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Author Topic: ? could i use this as a fusing/slumping mold?  (Read 2829 times)
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bubblebabeuk
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« on: January 07, 2007, 07:56:26 AM »

I was just browsing various on-line shops selling the Molds for using in glass slumping/fusing etc.
I happened to notice they seem identical to the blank pieces available in my local pottery painting place! even the same shapes!
does anyone know if I could use the pottery blanks as molds? or is it all totaly different stuff its made from? I only thought of this as i was in the pottery painting shop yesterday painint bowls with the sprog! and it occurred to me they look pretty damn similar! I don't own any real glass molds so I can't even compare them on my own! the pottery blanks are obviously kiln fired but not decorated or coated in a glaze at all, just ready for painting...........
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handmadeheaven.biz
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« Reply #1 on: January 07, 2007, 08:14:39 AM »

I found this on warm glass (but I will post your question to see if it would be okay):

"CLAY MOLDS

Pottery clay can make excellent, long lasting molds. Clay is also inexpensive and widely available. If you buy a commercially manufactured mold, it should be good for dozens of firings. You'll just need to make certain you cover it well with kiln wash before using it the first time. Although some people advocate applying up to ten coats, just four coats with a haike or similar brush should suffice. Just brush on one coat in each compass direction. Reapply kiln wash when the previous application starts wearing thin.

Also, be aware that slumping inside the clay mold works best. Since clay shrinks less than glass (has a lower COE), slumping over the outside of a clay mold can sometimes cause the glass to crack as the mold cools.

Another thing to keep in mind is that you may need to slow down the rate of temperature change at around 1050 degrees Fahrenheit. This point, know as the "quartz inversion" temperature, is where clays tend to change the most in volume. Avoiding extreme temperature changes at this point helps reduce the likelihood of cracking the mold."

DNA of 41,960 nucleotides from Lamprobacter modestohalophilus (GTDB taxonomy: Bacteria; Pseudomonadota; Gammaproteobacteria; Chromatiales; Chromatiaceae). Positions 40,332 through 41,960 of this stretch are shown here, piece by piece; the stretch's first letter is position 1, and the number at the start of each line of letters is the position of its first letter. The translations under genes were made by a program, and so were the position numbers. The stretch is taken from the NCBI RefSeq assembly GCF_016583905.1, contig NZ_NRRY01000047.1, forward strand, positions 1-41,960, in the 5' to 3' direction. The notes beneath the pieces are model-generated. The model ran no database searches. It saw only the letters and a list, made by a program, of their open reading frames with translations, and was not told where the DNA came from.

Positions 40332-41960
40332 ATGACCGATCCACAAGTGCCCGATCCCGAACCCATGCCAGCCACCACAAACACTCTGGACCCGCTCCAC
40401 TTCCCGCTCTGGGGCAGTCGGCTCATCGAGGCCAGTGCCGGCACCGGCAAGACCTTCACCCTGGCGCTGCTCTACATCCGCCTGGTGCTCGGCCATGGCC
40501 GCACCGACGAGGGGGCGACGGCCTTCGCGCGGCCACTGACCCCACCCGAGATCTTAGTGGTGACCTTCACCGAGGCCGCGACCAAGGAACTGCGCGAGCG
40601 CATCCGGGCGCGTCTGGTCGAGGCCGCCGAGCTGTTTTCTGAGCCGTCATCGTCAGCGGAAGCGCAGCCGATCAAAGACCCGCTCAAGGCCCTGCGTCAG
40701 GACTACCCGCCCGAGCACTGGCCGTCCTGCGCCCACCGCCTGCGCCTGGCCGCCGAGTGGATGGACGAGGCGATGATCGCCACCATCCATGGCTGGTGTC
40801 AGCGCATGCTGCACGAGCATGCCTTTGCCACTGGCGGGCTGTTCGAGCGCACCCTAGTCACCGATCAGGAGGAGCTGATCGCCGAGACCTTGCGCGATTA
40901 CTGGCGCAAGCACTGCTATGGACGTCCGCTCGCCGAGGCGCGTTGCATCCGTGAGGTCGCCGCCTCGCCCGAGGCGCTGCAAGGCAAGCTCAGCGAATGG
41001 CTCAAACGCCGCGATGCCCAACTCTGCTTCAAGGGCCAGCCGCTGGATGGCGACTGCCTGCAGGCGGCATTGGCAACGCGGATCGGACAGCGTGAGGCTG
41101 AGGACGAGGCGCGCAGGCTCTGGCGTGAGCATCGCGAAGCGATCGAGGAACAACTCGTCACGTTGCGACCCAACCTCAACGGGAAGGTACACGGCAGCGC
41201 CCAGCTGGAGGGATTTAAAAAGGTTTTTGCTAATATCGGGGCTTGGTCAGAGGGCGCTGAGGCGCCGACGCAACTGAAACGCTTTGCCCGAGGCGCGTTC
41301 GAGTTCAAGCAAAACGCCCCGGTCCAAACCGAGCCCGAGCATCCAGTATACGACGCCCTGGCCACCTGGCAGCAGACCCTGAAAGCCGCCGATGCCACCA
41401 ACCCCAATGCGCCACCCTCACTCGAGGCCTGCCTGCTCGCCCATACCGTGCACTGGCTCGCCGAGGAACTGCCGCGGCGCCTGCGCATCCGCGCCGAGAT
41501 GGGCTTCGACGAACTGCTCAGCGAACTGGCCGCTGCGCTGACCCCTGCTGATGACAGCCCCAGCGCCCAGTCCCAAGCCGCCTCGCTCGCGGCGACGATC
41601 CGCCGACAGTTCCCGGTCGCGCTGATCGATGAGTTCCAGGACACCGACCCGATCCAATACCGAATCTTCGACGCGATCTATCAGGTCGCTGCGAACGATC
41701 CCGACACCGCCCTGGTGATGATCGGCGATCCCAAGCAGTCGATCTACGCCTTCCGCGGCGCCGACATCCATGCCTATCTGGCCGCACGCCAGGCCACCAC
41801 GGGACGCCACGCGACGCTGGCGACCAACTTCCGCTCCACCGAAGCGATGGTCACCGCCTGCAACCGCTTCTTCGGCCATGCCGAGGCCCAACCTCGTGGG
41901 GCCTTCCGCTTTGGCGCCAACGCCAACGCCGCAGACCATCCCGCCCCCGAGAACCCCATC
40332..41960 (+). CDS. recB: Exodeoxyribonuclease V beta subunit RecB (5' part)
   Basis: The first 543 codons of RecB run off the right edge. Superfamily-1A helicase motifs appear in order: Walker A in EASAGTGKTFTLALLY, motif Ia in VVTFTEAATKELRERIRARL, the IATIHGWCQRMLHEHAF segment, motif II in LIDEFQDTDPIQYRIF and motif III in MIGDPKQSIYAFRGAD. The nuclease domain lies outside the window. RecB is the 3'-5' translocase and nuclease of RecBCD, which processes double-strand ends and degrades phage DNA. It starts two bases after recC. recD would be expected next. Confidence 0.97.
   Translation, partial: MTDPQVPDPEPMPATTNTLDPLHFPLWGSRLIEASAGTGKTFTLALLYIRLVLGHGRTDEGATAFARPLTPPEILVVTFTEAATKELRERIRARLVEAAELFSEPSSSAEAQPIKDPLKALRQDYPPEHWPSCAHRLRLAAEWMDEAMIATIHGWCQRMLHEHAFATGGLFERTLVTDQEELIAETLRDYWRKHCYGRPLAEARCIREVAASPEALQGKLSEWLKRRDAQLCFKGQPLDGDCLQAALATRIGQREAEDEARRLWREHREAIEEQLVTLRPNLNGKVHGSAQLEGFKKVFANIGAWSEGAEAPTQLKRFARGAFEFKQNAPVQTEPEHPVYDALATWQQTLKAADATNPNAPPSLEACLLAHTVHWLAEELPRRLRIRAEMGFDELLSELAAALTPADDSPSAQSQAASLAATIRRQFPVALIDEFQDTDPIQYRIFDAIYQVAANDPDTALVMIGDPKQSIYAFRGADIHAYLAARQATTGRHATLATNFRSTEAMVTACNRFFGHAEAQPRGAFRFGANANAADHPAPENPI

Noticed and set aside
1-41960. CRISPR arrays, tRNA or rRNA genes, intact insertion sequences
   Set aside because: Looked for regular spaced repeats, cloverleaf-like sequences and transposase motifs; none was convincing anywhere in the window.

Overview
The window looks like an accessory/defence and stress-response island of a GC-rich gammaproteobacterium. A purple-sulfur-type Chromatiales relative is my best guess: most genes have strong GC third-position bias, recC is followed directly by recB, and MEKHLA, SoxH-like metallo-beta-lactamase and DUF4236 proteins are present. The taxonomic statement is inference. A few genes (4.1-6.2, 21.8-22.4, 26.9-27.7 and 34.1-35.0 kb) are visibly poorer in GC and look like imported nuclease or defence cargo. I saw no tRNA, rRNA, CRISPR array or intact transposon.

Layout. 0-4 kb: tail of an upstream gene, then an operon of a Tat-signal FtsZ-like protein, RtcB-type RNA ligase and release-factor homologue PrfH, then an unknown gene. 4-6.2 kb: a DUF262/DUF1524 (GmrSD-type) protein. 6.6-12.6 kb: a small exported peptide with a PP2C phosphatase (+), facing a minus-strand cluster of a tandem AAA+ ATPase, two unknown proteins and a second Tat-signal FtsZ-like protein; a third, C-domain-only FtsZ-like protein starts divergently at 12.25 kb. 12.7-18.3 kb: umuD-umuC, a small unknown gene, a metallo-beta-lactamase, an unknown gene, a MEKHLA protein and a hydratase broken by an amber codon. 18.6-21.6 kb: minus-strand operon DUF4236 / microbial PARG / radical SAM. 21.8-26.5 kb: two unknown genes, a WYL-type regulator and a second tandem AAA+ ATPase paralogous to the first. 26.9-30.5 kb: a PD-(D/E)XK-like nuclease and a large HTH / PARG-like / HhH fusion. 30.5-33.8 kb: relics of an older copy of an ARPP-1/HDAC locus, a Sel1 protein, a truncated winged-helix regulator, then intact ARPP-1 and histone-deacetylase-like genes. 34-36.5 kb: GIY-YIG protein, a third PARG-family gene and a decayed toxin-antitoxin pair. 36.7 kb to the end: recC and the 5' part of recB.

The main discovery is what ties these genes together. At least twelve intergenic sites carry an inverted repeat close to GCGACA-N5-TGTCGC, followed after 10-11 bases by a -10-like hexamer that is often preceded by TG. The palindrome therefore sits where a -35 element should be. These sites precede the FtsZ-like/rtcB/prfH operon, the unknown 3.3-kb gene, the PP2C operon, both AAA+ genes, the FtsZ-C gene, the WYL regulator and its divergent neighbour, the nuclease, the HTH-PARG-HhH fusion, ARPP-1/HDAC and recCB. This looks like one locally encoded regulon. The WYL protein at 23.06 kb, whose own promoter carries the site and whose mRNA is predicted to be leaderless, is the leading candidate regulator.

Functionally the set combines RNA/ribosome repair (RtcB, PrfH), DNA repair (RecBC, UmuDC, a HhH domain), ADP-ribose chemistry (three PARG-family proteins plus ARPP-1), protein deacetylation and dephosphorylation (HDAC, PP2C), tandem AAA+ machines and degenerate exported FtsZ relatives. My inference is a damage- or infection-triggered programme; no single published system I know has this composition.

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xtweeksx
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« Reply #2 on: January 07, 2007, 03:27:55 PM »

Might be interesting having a go at making some! Sure my kiln does ceramics and I happen to have some clay Smiley

Another on my list of to do at somepoint!!

Can you use metal?

jenx
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handmadeheaven.biz
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« Reply #3 on: January 07, 2007, 03:32:39 PM »

yes, stainless steel, but it needs to have a couple of air holes in the base. i have an example of a wok being used in one of my books!
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shafeenan
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« Reply #4 on: October 03, 2015, 01:04:33 PM »

Did you try the pottery painting workshop ceramics/pottery? and did they work?
thanks
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Zeldazog
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« Reply #5 on: October 03, 2015, 01:49:11 PM »

Did you try the pottery painting workshop ceramics/pottery? and did they work?
thanks


This thread is over eight years old and none of the posters are still members of FHF (their names are black and it says they are a guest, which means they've left.
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Nicknack
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To bead, or not to bead? ..... stupid question!


« Reply #6 on: October 03, 2015, 01:52:30 PM »

I know Hazel on FH makes some of her own moulds in ceramics.

Nick
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shafeenan
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« Reply #7 on: October 11, 2015, 10:33:04 AM »

Ah, didn't notice that it was so old - seemed like such a good idea!  I was looking to find out whether I need to prefire my new snowflake mould having kiln-washed it!
Can anyone tell me?> Thanks
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Nicknack
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To bead, or not to bead? ..... stupid question!


« Reply #8 on: October 11, 2015, 10:50:42 AM »

No, I don't think so. Little moulds are fine, it's just really big ones that need prefiring, as far as I can see. I certainly didn't with my snowflake moulds.

Nick
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anditsinthefish
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« Reply #9 on: October 12, 2015, 10:22:56 AM »

Ah, didn't notice that it was so old - seemed like such a good idea!  I was looking to find out whether I need to prefire my new snowflake mould having kiln-washed it!
Can anyone tell me?> Thanks

I didn't prefire mine.
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Sarah xx
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shafeenan
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« Reply #10 on: March 11, 2016, 04:13:15 PM »

Thaks guys - sorry for delay in saying so - have not had time to work wit my kiln for rather too long!
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